Found another movie from the director of the Maiku Hama series. Silent-ish – no sync dialogue or music score, but we hear sfx and voices on tape. A detective whose thing is that he’s always eating eggs (Shirô Sano of Violent Cop) takes on the case of a kidnapped daughter named Bellflower and is sent on the usual goose chase, but with riddles and gyroscopes. In the end the whole adventure and kidnapping was a ploy to complete a silent film fifty years in the making.

Played Critics Week at Venice along with Assayas’s debut. Relaxed pace and lack of dialogue makes it hazy and dreamy – per the title, it’s not one to watch late at night. Funny that a few hours after watching this, I read: “it made me wonder what it’d be like to see, for once, a cinephilic film that isn’t in any way about cinephilia.”

A young hot blank dude (Nightmare Detective Ryuhei Matsuda) is found wandering with amnesia and returned to his wife Narumi (Masami Nagasawa of Kore-eda’s Our Little Sister). Blank teen boy Amano (also the name of my favorite sandwich place) recruits dickhead reporter Sakurai (Sion Sono’s Fuck Bomber) to help him locate a blank girl (Yuri Tsunematsu, also in Wife of a Spy) at the center of a recent crime.

Blank Nightmare Detective backed by choir:

But the blank trio are really aliens, learning about human concepts on their way to build a device from scavenged parts that will invite global destruction. The boy and girl finally meet, ruining a cop’s sense of self over wacky comedy-suspense music. The reporter is surveilled by Ministry of Health officers in an unmarked van. Gunfights and CG explosions ensue, and none of it’s very good, ruining my plans to follow this with the miniseries spinoff Foreboding.

Reporter, blank girl, and blank boy with machine gun:

Something to space-out to on the plane, one of those very silly sci-fi movies from the 60’s that gradually becomes a Godzilla knock-off. Movieishness is high, reasonable human behavior low, with some really cool miniatures, but the zero-gravity effect of “dangling stuff on strings” is lame. A mission to Mars (to discover why all other missions to Mars have disappeared) is led by Captain Sano with White Biologist Lisa. They stop for a shower on the moon base, where radio operator Michiko is jealous of the white girl, leaving behind their doctor who wasn’t feeling well, and picking up the whiny, dubbed, panic-prone Dr. Stein. Their ship loses power after they collect a Luminous Object near Mars, and they get a tow home. Of course the object grows into a giant monster that threatens Tokyo, but at least the massive-scale destruction and countless deaths resolve the astronaut love triangle. The cast is mostly nobodies, but the comic relief guy was in an Imamura film, and the guy in charge of ground control is Eiji Okada, star of Hiroshima Mon Amour and Woman in the Dunes.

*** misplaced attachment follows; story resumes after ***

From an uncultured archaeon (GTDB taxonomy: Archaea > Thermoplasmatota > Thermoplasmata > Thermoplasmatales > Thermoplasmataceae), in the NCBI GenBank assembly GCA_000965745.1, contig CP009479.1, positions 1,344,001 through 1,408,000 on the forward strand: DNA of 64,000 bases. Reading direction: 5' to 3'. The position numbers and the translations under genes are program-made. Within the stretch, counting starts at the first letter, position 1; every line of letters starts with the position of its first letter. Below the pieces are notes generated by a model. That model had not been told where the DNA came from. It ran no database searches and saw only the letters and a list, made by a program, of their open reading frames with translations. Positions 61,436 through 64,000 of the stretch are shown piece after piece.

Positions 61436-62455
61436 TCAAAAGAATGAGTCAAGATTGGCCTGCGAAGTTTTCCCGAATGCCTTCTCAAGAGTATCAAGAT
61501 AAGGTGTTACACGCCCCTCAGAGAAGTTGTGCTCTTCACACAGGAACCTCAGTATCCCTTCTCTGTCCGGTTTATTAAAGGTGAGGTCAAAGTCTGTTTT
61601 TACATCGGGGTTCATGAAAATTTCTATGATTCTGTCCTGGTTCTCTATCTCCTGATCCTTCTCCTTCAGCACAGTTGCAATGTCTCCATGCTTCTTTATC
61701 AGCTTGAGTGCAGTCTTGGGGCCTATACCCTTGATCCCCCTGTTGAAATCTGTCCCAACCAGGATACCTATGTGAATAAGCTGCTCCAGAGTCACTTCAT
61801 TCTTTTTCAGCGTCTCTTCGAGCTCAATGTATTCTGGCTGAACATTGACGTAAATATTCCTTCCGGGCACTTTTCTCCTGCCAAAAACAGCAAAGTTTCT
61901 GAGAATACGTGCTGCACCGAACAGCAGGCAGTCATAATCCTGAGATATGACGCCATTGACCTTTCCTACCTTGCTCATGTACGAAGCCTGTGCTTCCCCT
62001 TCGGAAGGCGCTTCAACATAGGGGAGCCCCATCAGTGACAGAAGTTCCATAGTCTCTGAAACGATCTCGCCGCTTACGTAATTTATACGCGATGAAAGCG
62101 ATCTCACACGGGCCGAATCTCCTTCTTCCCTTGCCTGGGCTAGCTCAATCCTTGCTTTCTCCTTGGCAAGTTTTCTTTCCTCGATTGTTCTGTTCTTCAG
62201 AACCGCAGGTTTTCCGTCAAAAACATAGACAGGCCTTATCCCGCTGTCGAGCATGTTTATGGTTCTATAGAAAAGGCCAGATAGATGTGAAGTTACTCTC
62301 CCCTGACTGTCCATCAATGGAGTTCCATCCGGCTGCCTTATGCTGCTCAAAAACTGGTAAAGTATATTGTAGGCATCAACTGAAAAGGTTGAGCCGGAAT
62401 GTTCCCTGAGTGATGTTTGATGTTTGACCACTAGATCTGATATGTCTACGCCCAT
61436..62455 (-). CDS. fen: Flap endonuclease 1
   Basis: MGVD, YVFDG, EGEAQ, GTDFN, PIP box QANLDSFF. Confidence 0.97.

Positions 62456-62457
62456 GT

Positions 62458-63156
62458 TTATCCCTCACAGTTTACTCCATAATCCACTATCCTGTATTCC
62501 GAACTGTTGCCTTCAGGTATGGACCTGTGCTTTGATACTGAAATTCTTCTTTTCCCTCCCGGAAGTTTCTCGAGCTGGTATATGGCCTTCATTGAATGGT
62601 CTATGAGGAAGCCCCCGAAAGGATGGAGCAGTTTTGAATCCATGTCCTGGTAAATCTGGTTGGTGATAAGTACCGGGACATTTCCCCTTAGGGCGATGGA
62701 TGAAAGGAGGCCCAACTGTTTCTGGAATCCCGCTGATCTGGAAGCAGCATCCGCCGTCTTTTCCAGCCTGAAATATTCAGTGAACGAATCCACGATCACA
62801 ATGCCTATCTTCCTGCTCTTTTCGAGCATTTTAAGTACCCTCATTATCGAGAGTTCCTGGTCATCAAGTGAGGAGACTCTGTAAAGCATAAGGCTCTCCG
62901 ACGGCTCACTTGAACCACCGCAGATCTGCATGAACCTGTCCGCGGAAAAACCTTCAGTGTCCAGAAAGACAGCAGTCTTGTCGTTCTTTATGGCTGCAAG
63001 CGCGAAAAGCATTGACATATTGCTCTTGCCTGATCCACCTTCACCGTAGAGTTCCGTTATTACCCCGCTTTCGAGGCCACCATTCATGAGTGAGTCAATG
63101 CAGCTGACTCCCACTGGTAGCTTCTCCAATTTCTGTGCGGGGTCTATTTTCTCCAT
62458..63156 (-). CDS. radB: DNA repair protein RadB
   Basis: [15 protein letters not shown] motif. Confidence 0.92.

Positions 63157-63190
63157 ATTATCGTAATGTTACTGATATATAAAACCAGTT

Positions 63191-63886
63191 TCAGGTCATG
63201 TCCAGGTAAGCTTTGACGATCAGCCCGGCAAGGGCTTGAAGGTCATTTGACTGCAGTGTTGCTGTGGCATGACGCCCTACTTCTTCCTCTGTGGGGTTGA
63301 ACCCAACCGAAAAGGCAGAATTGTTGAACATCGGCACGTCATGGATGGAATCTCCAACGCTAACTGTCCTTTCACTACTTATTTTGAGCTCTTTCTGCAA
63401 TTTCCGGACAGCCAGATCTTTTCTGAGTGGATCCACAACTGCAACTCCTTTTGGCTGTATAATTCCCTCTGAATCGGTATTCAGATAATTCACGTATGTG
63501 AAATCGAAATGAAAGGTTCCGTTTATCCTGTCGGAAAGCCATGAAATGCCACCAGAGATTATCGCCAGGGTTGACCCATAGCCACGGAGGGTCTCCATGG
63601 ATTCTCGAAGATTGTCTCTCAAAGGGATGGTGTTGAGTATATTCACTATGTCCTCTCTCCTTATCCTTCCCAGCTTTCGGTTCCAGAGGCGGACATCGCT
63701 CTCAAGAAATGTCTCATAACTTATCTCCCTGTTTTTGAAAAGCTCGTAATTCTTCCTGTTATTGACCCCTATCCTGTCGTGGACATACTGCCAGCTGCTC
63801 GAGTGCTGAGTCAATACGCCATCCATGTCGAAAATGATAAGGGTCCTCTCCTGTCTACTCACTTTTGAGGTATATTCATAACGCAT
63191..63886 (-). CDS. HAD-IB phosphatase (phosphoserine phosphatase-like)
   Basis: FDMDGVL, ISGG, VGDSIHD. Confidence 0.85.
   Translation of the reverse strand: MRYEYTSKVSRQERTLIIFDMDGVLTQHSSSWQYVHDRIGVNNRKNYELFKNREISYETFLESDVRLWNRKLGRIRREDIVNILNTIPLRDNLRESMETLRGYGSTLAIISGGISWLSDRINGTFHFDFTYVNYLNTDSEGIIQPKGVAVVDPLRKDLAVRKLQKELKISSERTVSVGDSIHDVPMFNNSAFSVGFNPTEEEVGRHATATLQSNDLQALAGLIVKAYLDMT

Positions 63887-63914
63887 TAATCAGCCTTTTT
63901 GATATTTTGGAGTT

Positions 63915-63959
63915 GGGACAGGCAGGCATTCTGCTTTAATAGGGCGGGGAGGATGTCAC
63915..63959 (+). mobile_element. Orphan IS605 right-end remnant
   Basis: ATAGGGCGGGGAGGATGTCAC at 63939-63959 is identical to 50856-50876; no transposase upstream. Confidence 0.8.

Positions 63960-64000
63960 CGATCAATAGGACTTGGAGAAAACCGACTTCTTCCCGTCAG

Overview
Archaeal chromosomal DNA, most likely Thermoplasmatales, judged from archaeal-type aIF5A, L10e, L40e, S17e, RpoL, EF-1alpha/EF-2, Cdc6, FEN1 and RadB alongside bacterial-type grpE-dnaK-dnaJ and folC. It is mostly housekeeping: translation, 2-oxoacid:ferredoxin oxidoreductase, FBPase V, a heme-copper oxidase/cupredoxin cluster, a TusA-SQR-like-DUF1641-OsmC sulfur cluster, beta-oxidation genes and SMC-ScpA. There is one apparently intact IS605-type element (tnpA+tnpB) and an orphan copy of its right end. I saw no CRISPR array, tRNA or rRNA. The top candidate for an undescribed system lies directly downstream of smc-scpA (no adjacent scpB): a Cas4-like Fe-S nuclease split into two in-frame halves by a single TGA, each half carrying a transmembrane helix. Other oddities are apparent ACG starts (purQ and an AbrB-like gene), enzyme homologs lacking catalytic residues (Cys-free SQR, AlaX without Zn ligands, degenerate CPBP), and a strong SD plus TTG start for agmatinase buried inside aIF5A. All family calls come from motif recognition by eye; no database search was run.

Fun-loving crew:

The X has a name: Guilala

The flying saucer is a Monty Python fan:

Uh oh, opens with fun goofy comedy music. This is fast-paced for Ozu – it looks like Tati and there’s a lot of cartoon farting (proud of myself for making that connection, David Cairns mentions Tati in the first minute of his extra feature).

The neighborhood adults exchange petty gossip – one mom is falsely accused of embezzling from her woman’s association to buy a washing machine, one couple is correctly accused of walking around in their nightclothes all day. Meanwhile the kids are obsessed with farting (one kid keeps doing it wrong and running home for a change of pants) until they find a new past-time: staying mute and hungry until dad agrees to buy a television. Movie’s about modernization, aging, retirement, usefulness, the point of small talk – typical Ozu topics in a fart-comedy disguise.

Collection of useful subtitles for film-twitter meme-reactions:

Hou is weirdly good at capturing technology in transition. Lead character Yoko has a cellphone in this, but there are pay phones around, and you could still call a bar and ask to speak with a customer. There’s also a minidisc recorder, which is very exciting to me. The story, not so much though – Hou thought it would be interesting and Ozu-like to follow a Japanese girl around. His follow-up Three Times was slowly sensuous, while this is just uneventful.

a womb of trains:

She visits her parents, tells mom she’s pregnant over a late night snack. She won’t marry the baby daddy, who lives in Thailand and works at an umbrella factory, bringing her umbrellas when they visit. She researches a dream she had about a goblin stealing a child, and interviews locals to locate a cafe which a Taiwanese author used to frequent. Her book store friend records train sounds on minidisc, and people murmur to each other about art and memories and technology.